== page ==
Quality of Life Comparison

COMPARED TO

If you lived in Iceland instead of Norway, you would:

Health

live 1.2 years longer


In Norway, the average life expectancy is 82 years (80 years for men, 84 years for women) as of 2020. In Iceland, that number is 83 years (81 years for men, 86 years for women) as of 2020.

Economy

be 33.3% less likely to be unemployed


In Norway, 4.2% of adults are unemployed as of 2017. In Iceland, that number is 2.8% as of 2017.

make 27.6% less money


Norway has a GDP per capita of $72,100 as of 2017, while in Iceland, the GDP per capita is $52,200 as of 2017.

pay a 20.2% higher top tax rate


Norway has a top tax rate of 38.5% as of 2017. In Iceland, the top tax rate is 46.3% as of 2016.

Life

be 16.0% less likely to die during infancy


In Norway, approximately 2.5 children die before they reach the age of one as of 2020. In Iceland, on the other hand, 2.1 children do as of 2020.

be 100.0% more likely to die during childbirth


In Norway, approximately 2.0 women per 100,000 births die during labor as of 2017. In Iceland, 4.0 women do as of 2017.

Geography

see 80.2% less coastline


Norway has a total of 25,148 km of coastline. In Iceland, that number is 4,970 km.

Iceland: At a glance

Iceland is a sovereign country in Europe, with a total land area of approximately 100,250 sq km. Settled by Norwegian and Celtic (Scottish and Irish) immigrants during the late 9th and 10th centuries A.D., Iceland boasts the world's oldest functioning legislative assembly, the Althing, established in 930. Independent for over 300 years, Iceland was subsequently ruled by Norway and Denmark. Fallout from the Askja volcano of 1875 devastated the Icelandic economy and caused widespread famine. Over the next quarter century, 20% of the island's population emigrated, mostly to Canada and the US. Denmark granted limited home rule in 1874 and complete independence in 1944. The second half of the 20th century saw substantial economic growth driven primarily by the fishing industry. The economy diversified greatly after the country joined the European Economic Area in 1994, but Iceland was especially hard hit by the global financial crisis in the years following 2008. Literacy, longevity, and social cohesion are first rate by world standards.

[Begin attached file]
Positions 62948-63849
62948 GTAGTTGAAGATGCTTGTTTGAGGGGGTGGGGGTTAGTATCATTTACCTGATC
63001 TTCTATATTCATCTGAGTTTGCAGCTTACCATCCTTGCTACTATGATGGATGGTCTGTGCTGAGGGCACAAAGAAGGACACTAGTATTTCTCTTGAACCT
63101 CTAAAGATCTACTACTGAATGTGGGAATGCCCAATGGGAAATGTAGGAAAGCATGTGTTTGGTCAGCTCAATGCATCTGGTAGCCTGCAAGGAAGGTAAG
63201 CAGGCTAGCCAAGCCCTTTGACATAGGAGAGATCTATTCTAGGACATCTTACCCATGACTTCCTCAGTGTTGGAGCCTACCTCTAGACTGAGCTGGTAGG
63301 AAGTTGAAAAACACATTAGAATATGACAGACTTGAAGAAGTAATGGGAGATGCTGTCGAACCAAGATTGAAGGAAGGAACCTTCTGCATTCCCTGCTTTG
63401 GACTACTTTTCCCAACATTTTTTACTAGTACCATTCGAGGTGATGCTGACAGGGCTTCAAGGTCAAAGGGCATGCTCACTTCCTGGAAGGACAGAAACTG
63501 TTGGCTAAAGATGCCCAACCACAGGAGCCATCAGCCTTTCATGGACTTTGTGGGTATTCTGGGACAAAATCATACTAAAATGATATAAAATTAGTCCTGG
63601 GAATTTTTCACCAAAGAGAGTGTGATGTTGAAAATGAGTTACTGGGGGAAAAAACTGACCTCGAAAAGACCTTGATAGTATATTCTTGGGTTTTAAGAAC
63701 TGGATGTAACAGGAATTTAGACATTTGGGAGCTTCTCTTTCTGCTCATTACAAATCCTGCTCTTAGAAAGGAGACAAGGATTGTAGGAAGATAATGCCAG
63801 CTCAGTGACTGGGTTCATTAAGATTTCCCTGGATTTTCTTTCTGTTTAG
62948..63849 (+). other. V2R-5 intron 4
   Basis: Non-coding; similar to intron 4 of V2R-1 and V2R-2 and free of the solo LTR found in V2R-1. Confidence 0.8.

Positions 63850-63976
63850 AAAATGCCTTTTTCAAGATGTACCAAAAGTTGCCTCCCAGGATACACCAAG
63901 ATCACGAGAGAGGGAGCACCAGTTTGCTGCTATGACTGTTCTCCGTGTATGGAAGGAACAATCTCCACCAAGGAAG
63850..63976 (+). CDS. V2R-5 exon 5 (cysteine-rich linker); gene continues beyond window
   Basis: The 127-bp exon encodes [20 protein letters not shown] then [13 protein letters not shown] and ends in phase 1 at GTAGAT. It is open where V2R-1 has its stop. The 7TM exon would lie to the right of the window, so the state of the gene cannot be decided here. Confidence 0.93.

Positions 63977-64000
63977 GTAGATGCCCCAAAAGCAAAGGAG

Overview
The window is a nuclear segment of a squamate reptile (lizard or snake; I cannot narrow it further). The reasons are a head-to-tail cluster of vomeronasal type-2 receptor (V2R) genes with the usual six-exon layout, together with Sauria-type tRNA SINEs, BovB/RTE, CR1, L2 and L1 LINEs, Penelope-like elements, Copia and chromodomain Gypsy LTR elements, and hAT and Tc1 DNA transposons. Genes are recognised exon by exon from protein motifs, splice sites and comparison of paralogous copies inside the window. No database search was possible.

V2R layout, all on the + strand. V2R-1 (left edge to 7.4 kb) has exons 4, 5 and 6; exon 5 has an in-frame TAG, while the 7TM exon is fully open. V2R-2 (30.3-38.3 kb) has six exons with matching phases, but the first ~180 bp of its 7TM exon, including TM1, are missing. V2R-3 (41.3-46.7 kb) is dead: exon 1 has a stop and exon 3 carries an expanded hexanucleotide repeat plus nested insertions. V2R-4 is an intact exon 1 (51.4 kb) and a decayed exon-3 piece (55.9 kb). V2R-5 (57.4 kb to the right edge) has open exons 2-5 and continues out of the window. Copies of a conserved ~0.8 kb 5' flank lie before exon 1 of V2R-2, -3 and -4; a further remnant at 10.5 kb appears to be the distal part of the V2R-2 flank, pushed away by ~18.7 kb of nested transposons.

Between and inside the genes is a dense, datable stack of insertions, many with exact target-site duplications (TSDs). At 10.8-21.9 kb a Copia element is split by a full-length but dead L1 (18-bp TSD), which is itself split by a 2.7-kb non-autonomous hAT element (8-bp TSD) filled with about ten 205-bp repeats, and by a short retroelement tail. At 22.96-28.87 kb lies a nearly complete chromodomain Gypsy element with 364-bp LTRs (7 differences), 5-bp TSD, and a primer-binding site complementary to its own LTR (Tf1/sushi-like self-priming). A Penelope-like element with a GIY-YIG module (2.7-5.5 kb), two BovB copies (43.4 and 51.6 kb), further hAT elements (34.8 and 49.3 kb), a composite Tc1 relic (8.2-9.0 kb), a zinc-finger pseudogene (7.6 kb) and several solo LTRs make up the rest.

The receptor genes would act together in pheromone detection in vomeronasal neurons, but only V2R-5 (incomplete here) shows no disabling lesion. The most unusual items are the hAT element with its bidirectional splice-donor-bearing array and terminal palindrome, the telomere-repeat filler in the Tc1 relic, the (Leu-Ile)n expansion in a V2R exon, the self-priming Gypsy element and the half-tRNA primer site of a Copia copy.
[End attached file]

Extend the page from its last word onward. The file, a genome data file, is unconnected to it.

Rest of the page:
How big is Iceland compared to Norway? See an in-depth size comparison.


The statistics on this page were calculated using the following data sources: The World Factbook, Norwegian Tax Administration, Directorate of Internal Revenue.

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